I hope I have solved this old interesting problem - One catenary problem
See please pictures and attach (15 and Prime).
But at G=0 and x.0=1 m I have not one chain - is it an error of Math model or of a numerical method of 9 equations solution?
At x.0=40 m and others not at two fix points all is OK
Werner! Where are you?
Solved! Go to Solution.
Well, I was going to say that your expression for Delta_m was wrong, because it should be gc*Delta_S, not gc*Delta_L, but I see you already fixed that
So your fixed program points to the correct form for the integral:
I can not insert a video. See please two frame of two cases
and with error
and video (may by it is OK)
May by the error is here
I'm not a big fan of typing
Could you post a worksheet with the evaluated integral and the program.
Richard Jackson wrote:
I'm not a big fan of typing
Could you post a worksheet with the evaluated integral and the program.
See please the end operator in attach (Prime 3)
I think it's just a numerical issue. With x.0=40m you can still see a difference between the two curves at 120m, it's just not as obvious. When x.0=1m you are extrapolating the curve by more than a factor of 100, so even the smallest error in the calculated curve becomes very obvious.
Edit: now I'm not so sure. If I change the algorithm for Find, or if I change TOL and CTOL, it makes no noticeable difference. If it were a numerical limitation I would expect something to change.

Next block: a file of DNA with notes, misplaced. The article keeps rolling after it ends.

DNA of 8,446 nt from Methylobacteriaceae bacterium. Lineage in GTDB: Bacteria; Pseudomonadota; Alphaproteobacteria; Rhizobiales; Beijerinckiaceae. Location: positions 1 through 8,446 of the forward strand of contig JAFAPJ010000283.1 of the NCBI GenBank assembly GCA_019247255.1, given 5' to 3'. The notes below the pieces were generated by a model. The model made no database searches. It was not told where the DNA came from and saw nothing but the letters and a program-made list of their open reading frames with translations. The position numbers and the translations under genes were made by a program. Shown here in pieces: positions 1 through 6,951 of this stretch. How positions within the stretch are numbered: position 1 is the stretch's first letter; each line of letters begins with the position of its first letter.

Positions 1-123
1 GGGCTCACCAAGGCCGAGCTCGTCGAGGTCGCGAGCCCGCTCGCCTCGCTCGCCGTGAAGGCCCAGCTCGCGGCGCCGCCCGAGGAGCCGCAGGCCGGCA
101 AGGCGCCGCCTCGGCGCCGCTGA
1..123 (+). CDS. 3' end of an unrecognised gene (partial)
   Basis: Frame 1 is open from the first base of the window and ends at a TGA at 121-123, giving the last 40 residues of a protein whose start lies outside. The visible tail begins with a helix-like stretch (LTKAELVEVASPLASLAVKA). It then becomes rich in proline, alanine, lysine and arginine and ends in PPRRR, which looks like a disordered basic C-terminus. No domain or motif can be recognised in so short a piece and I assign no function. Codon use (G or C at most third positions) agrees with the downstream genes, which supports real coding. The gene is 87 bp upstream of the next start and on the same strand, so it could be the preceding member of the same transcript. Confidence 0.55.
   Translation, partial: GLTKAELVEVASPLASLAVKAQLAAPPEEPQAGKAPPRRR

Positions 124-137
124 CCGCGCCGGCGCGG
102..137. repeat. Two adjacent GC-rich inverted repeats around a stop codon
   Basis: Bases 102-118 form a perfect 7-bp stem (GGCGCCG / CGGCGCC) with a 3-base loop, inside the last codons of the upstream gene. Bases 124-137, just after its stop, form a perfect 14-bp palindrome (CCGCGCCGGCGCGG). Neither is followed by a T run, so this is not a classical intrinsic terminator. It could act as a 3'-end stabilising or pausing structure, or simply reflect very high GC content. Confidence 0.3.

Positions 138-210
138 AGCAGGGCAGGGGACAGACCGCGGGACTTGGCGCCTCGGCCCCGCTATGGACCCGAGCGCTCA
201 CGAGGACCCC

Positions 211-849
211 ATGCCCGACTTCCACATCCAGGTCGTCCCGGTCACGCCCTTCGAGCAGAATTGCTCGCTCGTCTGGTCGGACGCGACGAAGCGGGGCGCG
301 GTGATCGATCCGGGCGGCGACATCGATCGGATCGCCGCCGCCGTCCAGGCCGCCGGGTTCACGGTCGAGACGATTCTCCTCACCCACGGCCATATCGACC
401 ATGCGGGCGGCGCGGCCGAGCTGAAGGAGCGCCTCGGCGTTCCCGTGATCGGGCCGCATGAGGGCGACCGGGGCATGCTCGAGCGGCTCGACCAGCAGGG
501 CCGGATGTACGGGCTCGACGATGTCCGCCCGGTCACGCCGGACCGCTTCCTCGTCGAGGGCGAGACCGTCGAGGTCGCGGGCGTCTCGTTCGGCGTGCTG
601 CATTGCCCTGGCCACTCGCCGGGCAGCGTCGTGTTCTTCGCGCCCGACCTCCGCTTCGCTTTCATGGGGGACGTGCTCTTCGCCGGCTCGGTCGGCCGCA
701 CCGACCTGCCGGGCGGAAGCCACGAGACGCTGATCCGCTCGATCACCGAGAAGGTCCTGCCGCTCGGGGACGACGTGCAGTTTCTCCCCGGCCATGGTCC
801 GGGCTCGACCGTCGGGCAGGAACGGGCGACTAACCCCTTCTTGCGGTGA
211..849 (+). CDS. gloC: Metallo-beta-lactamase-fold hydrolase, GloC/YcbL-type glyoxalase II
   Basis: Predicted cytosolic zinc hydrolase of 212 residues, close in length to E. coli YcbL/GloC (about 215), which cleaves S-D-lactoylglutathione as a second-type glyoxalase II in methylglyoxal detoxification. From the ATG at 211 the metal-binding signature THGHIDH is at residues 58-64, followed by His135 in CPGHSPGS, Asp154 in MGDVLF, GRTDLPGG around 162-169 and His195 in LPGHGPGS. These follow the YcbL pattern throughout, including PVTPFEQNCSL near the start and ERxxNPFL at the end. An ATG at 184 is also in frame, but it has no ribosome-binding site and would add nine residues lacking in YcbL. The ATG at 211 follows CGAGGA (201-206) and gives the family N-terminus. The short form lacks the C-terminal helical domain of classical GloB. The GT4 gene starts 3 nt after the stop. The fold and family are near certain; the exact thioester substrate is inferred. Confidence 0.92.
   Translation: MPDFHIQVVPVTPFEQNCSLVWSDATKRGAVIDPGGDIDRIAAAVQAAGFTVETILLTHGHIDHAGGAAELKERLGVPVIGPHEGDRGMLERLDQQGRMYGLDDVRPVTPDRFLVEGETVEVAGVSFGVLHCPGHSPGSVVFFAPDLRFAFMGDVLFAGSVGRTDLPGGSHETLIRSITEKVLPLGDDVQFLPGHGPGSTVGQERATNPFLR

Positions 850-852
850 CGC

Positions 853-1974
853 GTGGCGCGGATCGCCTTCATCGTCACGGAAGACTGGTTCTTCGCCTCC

Thanks, Richard.
I think, the error is in the torque formula.
I hope I have correct solution.
Now we can solve new task with 2, 4, 4 loads
The 9-th equation must be
and no problems
Well, I was going to say that your expression for Delta_m was wrong, because it should be gc*Delta_S, not gc*Delta_L, but I see you already fixed that
So your fixed program points to the correct form for the integral:
Thanks Richard. Would you like to be one coauthor of this chapter/article? Welcome!
I have added your integral in the book with one remark:
На рисунке 7.15 показано уточненное уравнение баланса моментов сил, в которое было вставлено определение момента сил от веса провисающих цепей, заданное с помощью цикла с параметром. Цепь разбивается на 1000 элементарных кусочков (элементов) со своим моментом сил, которые суммируются.
Но сумма (рис. 7.15) предпочтительней интеграла в русле основной идеи первого этюда книги, утверждающей, что в формуле должна быть видима ее физико-математическая суть. В сумме она сразу видна (суммирование моментов сил от элементарных участков цепи), а в интеграле – нет.